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Can Alimony Payments Change?

No matter what happens, whether at trial or during settlement negotiations, someone will leave unhappy.  This is especially true when it comes to alimony payments.  As the payor (the person making alimony payments), you probably want to stop or decrease alimony payments as soon as possible.  As the payee (the person receiving alimony payments), you probably want to increase alimony payments. There are certain circumstances when alimony may be modified or changed and when the obligation to pay ends altogether. Read on to find out how.

Modification of Alimony Payments

If an order for alimony has been entered, the order may be modified based on a substantial change in circumstances.  The court will look at the financial circumstances of the parties at the time the order was entered versus the present financial circumstances of the parties.  An alimony award can be decreased based on an increase in the dependent spouse’s income or a decrease in the supporting spouse’s income, among other reasons.  To modify the order, the party will need to file a motion for modification and describe the substantial change in circumstances.

If alimony is addressed in a separation agreement, it’s covered by contract law.  Look to the provisions contained in the contract.  If the separation agreement allows for a modification of alimony, those terms need to be followed.  If the separation agreement doesn’t discuss modifying alimony, you’ll need the other party’s consent to change the terms of the agreement and enter into a new contract.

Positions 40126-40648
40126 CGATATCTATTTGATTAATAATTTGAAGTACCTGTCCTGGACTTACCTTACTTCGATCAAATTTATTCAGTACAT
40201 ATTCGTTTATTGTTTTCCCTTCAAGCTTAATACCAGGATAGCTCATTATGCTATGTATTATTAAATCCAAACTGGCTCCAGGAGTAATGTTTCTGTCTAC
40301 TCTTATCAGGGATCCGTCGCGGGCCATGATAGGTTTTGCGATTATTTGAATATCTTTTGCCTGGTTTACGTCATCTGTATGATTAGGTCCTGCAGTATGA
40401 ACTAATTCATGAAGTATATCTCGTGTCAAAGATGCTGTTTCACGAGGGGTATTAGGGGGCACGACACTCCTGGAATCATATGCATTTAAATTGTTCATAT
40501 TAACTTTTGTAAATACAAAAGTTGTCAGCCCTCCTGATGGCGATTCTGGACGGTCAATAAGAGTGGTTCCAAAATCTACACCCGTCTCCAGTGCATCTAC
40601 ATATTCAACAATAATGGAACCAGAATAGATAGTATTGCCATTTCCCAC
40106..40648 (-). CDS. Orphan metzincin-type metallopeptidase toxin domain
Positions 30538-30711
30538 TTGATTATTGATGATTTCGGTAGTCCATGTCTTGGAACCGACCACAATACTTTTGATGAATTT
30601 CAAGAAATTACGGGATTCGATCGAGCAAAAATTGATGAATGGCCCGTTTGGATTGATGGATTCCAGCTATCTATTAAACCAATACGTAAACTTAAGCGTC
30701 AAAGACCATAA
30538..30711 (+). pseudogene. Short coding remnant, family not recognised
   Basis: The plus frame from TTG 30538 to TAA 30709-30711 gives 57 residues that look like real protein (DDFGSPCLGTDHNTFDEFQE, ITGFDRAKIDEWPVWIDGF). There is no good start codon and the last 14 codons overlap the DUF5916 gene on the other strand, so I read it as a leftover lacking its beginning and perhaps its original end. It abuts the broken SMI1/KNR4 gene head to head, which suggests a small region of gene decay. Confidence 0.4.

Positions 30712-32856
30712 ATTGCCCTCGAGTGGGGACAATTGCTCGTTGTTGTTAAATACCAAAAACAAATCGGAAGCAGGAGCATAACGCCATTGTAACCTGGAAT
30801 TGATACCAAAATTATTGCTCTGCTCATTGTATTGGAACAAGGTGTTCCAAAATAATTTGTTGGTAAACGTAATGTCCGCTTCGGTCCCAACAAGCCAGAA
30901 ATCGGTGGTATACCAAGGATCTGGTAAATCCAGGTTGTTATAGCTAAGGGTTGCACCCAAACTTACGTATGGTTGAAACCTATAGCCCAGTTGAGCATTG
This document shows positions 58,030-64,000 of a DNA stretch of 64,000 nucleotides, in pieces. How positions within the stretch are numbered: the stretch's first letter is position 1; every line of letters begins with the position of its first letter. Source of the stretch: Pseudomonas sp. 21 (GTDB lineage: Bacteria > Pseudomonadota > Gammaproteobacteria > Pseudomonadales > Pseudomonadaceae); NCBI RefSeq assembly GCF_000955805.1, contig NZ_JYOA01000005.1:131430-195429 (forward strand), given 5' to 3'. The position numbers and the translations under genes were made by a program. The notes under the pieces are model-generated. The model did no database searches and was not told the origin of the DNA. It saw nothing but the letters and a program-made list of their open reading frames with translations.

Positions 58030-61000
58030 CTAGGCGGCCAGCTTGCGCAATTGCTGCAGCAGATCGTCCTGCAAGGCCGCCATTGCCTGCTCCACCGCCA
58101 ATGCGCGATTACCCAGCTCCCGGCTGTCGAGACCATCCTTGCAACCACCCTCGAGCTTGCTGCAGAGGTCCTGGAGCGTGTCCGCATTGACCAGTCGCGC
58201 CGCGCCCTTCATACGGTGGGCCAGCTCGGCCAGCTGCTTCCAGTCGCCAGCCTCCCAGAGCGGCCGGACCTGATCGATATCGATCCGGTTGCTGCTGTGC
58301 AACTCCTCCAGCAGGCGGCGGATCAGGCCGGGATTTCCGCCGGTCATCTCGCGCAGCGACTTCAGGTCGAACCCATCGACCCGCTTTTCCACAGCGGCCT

Termination of Alimony Payments

The requirement to pay alimony under a court order will end upon the first of the following to occur:

  1. Death of the payor;
  2. Death of the payee;
  3. Cohabitation of the payee with a romantic partner;
  4. Marriage of the payee; or
  5. Resumption of the marital relationship.

Basically, if either of you die or resume your marital relationship, the obligation ends.  And If the payee begins to cohabitate or marries someone else, the obligation ends. Whether or not the payee is cohabitating with someone else is a question that depends on several factors. But if you’re living with one another and taking on certain duties and rights normally reserved for married couples, it’s likely you are cohabitating.  You should speak with a family law attorney if you’re unsure and need assistance.

If none of the above events occur, the obligation ends on the termination date contained in the order.

Modifying or terminating alimony can be a tricky issue.  Oftentimes, whether or not it’s appropriate to file a motion to modify alimony can turn on a single issue.  Contact our office today to get answers to your specific situation.